Never knowingly undersolved.

Financial Times 13,019 by Cinephile

Posted by Pete Maclean on March 19th, 2009

Pete Maclean.

FT Weekend prize puzzle from March 7
Cinephile brings us a mix of some clever clues (23A, 25A, 26A, 15D), some pedestrian ones (1D), a couple of familiar ones (15A, 17D) and a daring one (24A) for what I thought was a very satisfying puzzle.

1. CASTLES IN THE AIR – CAST (actors) + SIN (wrongdoing) in LETHE (forgetfulness) + AIR (expose)
9. ORLANDO – OR (or) + LANDO[r] (as in Walter Savage Landor, poet)…with double definition
10. TAXICAB – TAX (revenue) + IC (in charge) + AB (sailor)
11. EBOLA – A (a) + LOBE (piece of ear) backwards
12. EXPIATION – anagram of OPEN AT XII
14. BUTTERCUP – BUTTER (fat) + CUP (container)
15. DIEGO – DIE (leave) + GO (leave)
16. ERGOT – ER (monarch) + GOT (contracted)
18. MARKET-LED – KET[t]LE in DRAM (drink) backwards
20. KITCHENER – double/cryptic definition
23. MINCE – double definition
24. AMIABLE – AM I ABLE (can I). This is an unconventional clue in that it has no definition. I think it’s okay.
25. ASEXUAL – anagram of AUX and A LES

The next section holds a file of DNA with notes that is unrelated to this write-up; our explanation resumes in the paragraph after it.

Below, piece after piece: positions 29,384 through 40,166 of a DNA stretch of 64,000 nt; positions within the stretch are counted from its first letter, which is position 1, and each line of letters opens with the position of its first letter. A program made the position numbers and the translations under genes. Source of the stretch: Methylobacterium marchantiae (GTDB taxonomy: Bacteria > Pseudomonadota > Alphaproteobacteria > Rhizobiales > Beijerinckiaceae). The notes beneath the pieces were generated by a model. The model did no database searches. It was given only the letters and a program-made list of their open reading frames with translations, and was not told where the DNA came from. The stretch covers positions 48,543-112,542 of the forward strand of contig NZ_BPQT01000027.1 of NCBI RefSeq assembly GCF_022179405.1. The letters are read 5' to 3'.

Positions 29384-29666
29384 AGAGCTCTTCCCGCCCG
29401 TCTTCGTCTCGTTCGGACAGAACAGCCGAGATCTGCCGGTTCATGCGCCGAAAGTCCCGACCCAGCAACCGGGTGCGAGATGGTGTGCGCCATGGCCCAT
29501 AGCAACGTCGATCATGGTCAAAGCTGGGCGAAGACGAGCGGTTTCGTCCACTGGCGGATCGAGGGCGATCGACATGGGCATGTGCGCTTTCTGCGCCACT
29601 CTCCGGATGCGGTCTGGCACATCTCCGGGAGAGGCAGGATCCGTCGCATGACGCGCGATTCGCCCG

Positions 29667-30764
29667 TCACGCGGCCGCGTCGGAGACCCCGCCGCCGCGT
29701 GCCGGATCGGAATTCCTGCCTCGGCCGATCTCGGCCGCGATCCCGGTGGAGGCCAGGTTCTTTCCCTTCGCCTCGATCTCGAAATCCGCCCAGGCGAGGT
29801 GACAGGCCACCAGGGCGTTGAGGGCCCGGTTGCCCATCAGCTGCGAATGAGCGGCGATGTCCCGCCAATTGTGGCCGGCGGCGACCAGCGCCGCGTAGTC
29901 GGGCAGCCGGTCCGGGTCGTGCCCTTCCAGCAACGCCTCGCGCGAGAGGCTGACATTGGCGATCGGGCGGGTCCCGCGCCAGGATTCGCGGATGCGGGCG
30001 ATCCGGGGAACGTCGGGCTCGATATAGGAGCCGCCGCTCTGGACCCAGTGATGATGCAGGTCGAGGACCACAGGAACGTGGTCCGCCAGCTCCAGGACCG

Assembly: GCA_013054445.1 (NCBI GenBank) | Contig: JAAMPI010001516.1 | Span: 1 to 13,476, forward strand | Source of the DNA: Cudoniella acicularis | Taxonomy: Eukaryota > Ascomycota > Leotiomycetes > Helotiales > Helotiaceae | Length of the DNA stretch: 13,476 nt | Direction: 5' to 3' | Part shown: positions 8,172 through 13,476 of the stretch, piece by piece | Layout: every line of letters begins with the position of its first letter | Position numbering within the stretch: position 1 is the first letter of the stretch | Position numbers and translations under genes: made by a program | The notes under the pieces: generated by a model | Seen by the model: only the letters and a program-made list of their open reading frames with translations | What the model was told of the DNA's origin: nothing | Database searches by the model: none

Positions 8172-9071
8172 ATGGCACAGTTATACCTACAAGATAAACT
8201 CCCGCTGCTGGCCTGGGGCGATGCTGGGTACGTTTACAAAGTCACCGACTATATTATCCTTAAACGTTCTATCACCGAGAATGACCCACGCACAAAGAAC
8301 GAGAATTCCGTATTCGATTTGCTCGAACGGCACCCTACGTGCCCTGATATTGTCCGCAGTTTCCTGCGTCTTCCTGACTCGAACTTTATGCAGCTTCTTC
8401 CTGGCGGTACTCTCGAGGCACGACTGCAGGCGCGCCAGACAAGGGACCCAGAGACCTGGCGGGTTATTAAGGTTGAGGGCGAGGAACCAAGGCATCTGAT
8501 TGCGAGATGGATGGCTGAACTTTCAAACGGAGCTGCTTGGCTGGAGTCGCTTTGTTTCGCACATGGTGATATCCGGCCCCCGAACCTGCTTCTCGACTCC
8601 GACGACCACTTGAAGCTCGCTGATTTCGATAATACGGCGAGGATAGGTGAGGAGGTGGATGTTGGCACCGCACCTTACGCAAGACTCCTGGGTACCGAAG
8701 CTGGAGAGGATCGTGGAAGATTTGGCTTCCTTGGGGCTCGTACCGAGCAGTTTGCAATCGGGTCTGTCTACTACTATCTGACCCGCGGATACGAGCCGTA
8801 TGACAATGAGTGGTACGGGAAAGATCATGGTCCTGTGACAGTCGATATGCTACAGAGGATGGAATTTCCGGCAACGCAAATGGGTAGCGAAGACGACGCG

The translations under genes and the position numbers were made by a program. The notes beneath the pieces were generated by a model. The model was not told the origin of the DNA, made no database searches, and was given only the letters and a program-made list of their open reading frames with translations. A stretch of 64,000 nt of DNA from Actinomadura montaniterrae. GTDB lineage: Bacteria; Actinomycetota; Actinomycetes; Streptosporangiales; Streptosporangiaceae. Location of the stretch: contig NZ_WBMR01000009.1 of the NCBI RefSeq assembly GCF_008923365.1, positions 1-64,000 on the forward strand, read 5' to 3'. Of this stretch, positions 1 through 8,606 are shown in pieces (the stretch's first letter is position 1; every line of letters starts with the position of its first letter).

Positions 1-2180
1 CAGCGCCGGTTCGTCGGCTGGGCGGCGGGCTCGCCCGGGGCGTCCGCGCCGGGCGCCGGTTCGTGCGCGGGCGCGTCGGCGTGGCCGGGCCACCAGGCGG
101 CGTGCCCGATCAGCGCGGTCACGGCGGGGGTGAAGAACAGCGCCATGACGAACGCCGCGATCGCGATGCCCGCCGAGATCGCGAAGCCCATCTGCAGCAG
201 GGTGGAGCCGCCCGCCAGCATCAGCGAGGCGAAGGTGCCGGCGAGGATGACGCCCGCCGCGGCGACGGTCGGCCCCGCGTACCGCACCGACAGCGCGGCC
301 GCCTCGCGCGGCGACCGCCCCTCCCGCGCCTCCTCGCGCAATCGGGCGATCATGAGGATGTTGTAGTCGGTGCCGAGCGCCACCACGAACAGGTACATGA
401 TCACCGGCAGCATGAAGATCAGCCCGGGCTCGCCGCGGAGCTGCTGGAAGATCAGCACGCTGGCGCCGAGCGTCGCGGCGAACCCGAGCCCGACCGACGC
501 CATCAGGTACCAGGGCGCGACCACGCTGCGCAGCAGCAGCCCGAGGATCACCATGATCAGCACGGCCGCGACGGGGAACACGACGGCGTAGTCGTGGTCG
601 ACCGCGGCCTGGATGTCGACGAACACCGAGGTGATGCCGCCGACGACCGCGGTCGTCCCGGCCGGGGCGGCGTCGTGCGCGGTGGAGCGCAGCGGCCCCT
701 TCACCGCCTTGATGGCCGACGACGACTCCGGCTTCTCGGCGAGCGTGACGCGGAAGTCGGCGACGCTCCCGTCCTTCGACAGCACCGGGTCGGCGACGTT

26. TIGHTEN THE SCREW – TIGHTEN (give too much booze) + THE SCREW (prison officer)

1. COOKED BREAKFAST – OK (agreement) in COED (US student) + BREAK (interruption) + FAST (at speed)
2. SELLOUT – double definition
3. LINEAMENT – anagram of NAME in LIN[n]ET (nameless bird)
4. SPOKE – double definition
5. NOTEPAPER – anagram of ONE PART PE
6. HOXHA – OX (beast) in HH (the Pope, his holiness) + A (a)
7. ASCRIBE – CRIB (Christmas scene) in anagram of SEA
8. ROBIN GOODFELLOW – ROBING (dress) + FELL (collapsed) in anagram of WOOD
14. COMINTERN – CO (company) + MIN (little time) + TERN (sea bird)
15. DREAMLESS – anagram of MALE in DRESS (clothing)
17. G-STRING – double definition
19. LANGOUR – O (nothing) in LANGUR (monkey)
21. HABIT – double definition
22. REACH (?) – (I am not sure about this one)

2 Responses to “Financial Times 13,019 by Cinephile”

  1. Geoff Moss says:

    Hi Pete
    22d ROACH (a fish, swimmer). If you add A PP (a parish priest) to the beginning you get ‘approach’ (to get near).

  2. Pete Maclean says:

    Ah, got it now! Thanks once again, Geoff.

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